Her first book was a collection of poems, And There We Wept, published in 1978 while she was teaching at the University of Southern California. Ain’t I a Woman: Black Women and Feminism by Hooks in 1981 has become an iconic feminist text. It dealt with the historical and contemporary oppression of black women, based on the brutality of slavery and the imperialism of patriarchy. She was unfazed by some of the hostile reviews of her work, continuing to condemn “acts of persecution, torture – terrorism that breaks spirits…” She insisted that black women must pass from imperial objects to liberated subjects, and resisted efforts to silence strong black radical voices. Her 1984 Feminist Theory: From the Margins to the Center was a scathing critique of mainstream white feminist theory which she argued erased the experiences of black women and privileged those of middle-class white women. Hooks thus called for the centering of marginal black and brown women, and the recognition of socio-economic inequalities in the construction of a more inclusive feminist movement.
In 1989 Hooks published Talking Back: Thinking Feminist, Thinking Black. Two years later came Breaking Bread: Insurgent Black Intellectual Life, a collaboration with famed African-American theologian Cornel West, who described the brackets as “an intellectual giant.” The 1993 Sisters of the Yam called for political resistance and self-healing by black women throughout the African diaspora. Three years later, Hooks published Bone Black: Memories of Girlhood and, the same year, Reel to Reel: Race, Sex and Class at the Movies. In 2004, We Real Cool: Black Men and Masculinity emerged. She was critical of black patriarchy, but also sympathetically acknowledged the historical victimization and oppression of black men, whose inclusion she consistently promoted in the struggle to defeat patriarchy. His books have been translated into 15 languages and continue to be used in school curricula around the world. By the 2000s, Hooks had become a famous scholar whose work was to be read on every continent. Often wading through popular culture, she criticized the phallocentrism of Spike Lee’s films and the ideological inconsistencies of Beyoncé’s art.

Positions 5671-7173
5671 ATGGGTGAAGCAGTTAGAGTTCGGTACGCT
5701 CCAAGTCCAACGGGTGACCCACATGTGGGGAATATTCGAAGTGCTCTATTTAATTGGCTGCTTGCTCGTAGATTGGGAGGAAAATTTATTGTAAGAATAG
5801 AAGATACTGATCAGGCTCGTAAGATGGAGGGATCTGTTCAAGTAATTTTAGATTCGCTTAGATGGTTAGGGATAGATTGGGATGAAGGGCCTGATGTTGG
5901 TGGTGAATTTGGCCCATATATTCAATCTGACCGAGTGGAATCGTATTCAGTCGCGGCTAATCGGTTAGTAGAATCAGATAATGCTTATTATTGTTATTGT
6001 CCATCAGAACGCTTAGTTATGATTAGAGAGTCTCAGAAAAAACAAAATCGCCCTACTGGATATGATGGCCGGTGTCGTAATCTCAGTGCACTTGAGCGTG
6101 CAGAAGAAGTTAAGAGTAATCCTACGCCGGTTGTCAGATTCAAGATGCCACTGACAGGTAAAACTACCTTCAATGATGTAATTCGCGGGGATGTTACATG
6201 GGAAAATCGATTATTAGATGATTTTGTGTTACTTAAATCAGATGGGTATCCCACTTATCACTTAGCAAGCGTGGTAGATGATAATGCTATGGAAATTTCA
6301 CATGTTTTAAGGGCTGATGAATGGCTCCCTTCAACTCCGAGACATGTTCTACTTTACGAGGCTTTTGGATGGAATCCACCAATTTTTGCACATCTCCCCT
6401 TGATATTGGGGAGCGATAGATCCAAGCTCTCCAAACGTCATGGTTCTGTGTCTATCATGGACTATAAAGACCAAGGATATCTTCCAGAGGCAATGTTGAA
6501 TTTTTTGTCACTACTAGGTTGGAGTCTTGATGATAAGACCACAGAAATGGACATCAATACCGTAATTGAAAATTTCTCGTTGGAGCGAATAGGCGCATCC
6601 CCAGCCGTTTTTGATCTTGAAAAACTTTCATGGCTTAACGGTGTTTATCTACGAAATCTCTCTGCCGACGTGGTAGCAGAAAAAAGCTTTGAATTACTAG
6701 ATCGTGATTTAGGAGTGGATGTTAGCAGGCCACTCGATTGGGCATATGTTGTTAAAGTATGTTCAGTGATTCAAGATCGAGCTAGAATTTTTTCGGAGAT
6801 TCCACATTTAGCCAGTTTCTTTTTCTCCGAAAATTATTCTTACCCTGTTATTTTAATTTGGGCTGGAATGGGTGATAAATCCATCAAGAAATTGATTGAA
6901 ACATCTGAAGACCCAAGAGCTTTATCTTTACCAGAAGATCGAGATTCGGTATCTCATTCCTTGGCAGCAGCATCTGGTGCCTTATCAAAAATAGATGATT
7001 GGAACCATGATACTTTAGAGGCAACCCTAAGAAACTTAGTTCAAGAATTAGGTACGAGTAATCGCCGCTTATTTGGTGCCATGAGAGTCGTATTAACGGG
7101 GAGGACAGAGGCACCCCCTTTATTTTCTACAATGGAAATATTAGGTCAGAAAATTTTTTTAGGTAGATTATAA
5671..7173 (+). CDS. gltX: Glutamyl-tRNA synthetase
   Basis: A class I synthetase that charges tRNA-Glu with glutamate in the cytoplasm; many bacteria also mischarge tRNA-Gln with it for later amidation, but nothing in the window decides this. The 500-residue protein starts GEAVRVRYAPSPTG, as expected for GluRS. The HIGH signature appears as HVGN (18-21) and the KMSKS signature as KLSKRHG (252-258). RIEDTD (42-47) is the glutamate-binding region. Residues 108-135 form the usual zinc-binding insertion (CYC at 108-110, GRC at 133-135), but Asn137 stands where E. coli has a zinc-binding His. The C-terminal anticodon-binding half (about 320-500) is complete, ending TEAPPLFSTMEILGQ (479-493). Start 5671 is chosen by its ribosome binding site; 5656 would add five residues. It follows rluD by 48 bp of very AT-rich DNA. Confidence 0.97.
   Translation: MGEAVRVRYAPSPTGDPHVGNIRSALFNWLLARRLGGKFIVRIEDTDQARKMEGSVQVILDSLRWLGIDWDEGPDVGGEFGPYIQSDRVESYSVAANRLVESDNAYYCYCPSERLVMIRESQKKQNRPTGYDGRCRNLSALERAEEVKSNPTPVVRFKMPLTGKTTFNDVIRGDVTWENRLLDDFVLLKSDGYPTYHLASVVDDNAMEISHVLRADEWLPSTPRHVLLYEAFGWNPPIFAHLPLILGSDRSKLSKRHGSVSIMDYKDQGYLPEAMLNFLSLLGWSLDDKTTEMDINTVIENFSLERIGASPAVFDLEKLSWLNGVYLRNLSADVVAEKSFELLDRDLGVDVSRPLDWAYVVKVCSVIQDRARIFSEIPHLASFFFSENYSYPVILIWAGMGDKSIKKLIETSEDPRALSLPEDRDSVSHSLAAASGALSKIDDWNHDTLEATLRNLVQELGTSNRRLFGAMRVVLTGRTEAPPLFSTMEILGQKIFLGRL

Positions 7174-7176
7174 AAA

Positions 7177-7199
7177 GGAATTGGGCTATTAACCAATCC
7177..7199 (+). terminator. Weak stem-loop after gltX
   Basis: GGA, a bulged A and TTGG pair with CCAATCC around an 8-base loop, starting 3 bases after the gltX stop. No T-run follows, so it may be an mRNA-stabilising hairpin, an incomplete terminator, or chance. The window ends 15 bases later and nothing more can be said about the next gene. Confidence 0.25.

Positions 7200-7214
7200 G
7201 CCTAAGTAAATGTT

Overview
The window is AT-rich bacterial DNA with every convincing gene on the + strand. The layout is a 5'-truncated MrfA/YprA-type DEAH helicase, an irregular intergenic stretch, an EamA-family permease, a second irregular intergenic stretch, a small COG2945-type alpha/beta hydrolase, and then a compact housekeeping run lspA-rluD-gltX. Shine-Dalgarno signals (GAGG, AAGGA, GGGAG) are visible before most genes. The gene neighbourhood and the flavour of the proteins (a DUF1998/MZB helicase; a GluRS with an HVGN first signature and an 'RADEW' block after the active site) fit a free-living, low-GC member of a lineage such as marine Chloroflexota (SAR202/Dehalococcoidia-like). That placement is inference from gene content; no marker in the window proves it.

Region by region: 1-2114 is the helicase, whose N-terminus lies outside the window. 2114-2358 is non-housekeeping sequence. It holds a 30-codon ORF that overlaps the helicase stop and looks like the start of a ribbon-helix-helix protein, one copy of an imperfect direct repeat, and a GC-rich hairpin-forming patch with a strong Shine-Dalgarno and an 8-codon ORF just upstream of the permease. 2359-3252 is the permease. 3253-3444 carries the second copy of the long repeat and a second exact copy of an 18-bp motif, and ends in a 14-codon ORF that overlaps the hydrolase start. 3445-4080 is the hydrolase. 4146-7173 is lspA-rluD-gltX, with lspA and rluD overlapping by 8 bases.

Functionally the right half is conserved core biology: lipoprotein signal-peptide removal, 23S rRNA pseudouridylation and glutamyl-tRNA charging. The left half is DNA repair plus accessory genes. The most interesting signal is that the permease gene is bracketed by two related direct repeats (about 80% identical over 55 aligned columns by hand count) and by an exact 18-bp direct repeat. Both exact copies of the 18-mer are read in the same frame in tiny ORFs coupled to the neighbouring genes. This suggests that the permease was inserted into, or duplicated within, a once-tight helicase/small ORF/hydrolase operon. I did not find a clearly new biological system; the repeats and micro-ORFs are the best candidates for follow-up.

The sweetness of the hearth
Hooks returned to her close-knit Kentucky community in 2004 and lived there for the last 17 years of her life. She taught at Berea College and had the foresight to establish the Bell Hooks Institute at the university in 2014, which now houses all of her archives and collected works. By this time, the self-proclaimed “Buddhist Christian” had reduced her teaching load and spent time meditating, visiting family and friends, and writing about the Appalachian foothills. She had softened somewhat, emphasizing the importance of love and community in healing America’s deep racial and gender wounds. As she noted, “I wholeheartedly believe that the only way out of domination is through love.” Hooks was the ultimate iconoclast who constantly challenged conventional orthodoxy and charted his own original path. In the process, she did much to force black feminist narratives into the intellectual mainstream.
Prophetic to the end, Hooks had imagined the consequences of his own demise: “This is how I imagine ‘the end’: I close my eyes and see hands holding a bowl of Chinese red lacquer, walking up to atop the kentucky hill call mine, scattering my remains as if they were seeds and not ashes, a burnt offering, on solid ground vulnerable to wind and rain – all that remains of my body has disappeared, my being has changed, passed away, advancing and into eternity.”
Professor Adebajo is a Senior Research Fellow at the Center for the Advancement of Scholarship at the University of Pretoria in South Africa.